When I Had No Heat, You Welcomed Me: Texas Churches Offer Refuge

Written by on February 17, 2021

In the deep freeze that has taken electricity from millions, cut water supply, iced roads, and disrupted communications, not even Texas’s churches can provide reliable sanctuary—but leaders are doing all they can to connect and comfort their communities.

“We were a little late to the game on the warming station because the church lost power for a while as well,” said Steve Bezner, pastor of Houston Northwest Church.

Once the building opened on Tuesday afternoon, more than sixty residents came through to escape the cold and charge devices during the day, and the church has also covered hotel stays for people without a warm place to sleep.

The state is going on four straight days of widespread power outages and freezing weather, a crisis so widespread and dire that families are warming up in their cars or venturing to places still on the power grid, such as friends’ homes or churches like Bezner’s.

During the unseasonably cold temperatures, down to single digits, ministries are scrambling to offer shelter, distribute blankets, and provide food for people living on the streets, such as those in the downtown Austin homeless encampments that have swelled over the pandemic.

Down the street from one encampment, Christ Church of Austin closed its building after burst pipes flooded the building and blew the electrical system—unable to take in its neighbors or to offer the Ash Wednesday courtyard service and drive-through ashes as planned.

Christine Warner, the Austin-based director of the Anglican Church in North America’s Matthew 25 Initiative, described how, in a demonstration of God’s kingdom, “the vulnerable are serving the vulnerable.” People are taking care of one another in the encampments as well as in communities of undocumented workers in trailer homes.

It’s often the working poor who have sought shelter in churches, since they aren’t as likely to have networks of friends and family to help, Warner said, noting that at least five suburban Austin congregations have opened up as warming centers.

The big and small acts of generosity—rides, meals, and supplies exchanged between neighbors, fellow church members, or near-strangers, people camping out in each other’s living rooms—seem both totally necessary given the circumstances and like a departure from the arms-length community solidarity built up over the 11 months since COVID-19 hit.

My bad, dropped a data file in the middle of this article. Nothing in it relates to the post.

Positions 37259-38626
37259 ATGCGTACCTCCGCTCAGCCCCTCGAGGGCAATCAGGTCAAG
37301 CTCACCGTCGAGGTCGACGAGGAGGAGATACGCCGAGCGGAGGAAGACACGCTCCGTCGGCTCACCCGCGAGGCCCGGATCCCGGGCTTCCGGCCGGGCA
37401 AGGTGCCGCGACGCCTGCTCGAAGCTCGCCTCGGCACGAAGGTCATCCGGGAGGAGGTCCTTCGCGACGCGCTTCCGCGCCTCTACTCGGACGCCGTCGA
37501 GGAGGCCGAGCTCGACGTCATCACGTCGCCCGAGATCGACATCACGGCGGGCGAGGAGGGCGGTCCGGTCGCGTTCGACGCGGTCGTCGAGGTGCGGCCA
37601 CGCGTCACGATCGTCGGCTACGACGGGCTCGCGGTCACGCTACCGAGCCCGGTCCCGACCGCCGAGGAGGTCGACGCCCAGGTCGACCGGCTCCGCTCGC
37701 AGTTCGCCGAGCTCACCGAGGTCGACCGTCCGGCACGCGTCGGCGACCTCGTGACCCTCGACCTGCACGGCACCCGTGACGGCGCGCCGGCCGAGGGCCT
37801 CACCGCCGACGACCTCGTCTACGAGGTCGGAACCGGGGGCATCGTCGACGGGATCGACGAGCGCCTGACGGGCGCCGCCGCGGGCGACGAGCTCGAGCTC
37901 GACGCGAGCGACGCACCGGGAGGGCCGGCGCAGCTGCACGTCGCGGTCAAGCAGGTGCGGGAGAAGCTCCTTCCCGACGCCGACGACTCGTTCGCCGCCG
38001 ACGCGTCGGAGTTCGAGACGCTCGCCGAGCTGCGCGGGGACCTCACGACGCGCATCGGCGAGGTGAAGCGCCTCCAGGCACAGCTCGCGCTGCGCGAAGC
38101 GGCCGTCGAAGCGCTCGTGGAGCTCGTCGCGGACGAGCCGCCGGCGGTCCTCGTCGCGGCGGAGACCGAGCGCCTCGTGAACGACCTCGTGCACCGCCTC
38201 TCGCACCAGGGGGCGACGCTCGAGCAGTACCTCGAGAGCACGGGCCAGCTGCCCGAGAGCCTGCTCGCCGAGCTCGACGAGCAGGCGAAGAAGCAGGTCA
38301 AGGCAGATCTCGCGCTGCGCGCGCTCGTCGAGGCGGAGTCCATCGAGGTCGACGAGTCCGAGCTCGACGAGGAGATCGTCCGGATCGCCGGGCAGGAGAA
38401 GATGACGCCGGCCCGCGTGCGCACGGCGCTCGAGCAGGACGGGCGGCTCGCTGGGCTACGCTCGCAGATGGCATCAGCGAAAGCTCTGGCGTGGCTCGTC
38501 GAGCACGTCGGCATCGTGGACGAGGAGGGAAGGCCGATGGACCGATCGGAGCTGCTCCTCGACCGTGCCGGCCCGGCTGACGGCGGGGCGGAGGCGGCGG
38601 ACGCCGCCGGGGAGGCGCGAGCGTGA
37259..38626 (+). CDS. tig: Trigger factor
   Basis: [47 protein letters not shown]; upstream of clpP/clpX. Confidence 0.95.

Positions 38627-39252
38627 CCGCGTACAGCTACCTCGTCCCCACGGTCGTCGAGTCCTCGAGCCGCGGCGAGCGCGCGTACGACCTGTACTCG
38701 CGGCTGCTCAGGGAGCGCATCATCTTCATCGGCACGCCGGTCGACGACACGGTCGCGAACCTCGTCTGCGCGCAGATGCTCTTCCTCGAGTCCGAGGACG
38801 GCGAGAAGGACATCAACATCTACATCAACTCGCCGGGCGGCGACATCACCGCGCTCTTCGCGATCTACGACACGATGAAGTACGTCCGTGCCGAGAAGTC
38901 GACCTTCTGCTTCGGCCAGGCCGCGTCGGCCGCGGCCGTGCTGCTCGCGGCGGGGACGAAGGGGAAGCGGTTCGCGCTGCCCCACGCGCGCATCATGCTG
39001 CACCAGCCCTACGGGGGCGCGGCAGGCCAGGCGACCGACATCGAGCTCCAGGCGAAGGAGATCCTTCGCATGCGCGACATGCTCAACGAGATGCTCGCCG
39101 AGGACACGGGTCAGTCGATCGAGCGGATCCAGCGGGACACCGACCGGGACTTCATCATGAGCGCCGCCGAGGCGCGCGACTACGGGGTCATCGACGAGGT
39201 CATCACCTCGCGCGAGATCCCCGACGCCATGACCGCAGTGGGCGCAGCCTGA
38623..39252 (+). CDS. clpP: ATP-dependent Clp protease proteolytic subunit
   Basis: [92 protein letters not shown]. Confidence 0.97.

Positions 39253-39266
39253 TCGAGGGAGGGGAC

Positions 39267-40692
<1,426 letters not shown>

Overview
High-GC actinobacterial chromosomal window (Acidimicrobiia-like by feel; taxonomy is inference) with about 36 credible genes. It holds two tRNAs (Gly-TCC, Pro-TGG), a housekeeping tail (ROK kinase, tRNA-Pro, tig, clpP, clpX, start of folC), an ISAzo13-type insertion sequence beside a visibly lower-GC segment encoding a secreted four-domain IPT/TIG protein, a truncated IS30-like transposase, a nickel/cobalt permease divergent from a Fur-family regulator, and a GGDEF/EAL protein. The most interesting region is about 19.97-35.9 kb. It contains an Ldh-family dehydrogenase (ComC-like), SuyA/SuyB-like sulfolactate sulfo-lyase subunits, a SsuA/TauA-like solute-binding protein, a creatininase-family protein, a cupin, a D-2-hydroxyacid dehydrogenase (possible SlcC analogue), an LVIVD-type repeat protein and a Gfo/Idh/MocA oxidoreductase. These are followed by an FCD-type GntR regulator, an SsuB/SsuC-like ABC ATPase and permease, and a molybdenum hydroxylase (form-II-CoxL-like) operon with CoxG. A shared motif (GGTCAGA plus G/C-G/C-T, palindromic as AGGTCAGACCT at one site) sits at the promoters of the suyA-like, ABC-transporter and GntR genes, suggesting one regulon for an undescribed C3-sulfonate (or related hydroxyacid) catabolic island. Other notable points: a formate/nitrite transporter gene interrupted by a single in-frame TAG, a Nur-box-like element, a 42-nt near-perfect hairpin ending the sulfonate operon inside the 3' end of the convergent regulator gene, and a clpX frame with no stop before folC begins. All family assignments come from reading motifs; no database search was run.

“People are caring for their neighbors in a way that’s different than pandemic care, in a way that’s a bit bolder,” said Warner. “What’s happening is an awareness of the collective trauma fatigue. Everyone is so exhausted from that, and decision fatigue, and pivot, pivot, pivot.”

But the earlier disasters that linger in Texans’ minds—Hurricane Harvey in 2017, the hit of the COVID-19 pandemic—actually helped ready churches to respond quickly to this cold spell nobody imagined.

In Killeen, Texas, Skyline Baptist Church staff attended training last year to become a certified emergency shelter; three of their deacons have stayed at the church since Sunday to help 35 people staying in the gym, being fed by the local soup kitchen, Baptist Press reported.

After distributing emergency food and supplies during the COVID-19 pandemic, Highland Baptist Church in Waco, Texas, opened as a shelter for around 60 people, with church members volunteering to host, pray, and bring hot meals for guests.

In Mesquite, a Seventh-day Adventist congregation is distributing free firewood. Across the state, others are offering working restrooms and showers for those without water, in addition to places to eat and sleep. Earlier in the week, Joel Osteen offered space at the massive Lakewood Church stadium in Houston.

Jamie Aten, the executive director of the Humanitarian Disaster Institute at Wheaton College, recommends churches that want to offer shelter have an emergency plan in place and reach out to partner with local authorities or the Red Cross.

“Before opening up your doors make sure your

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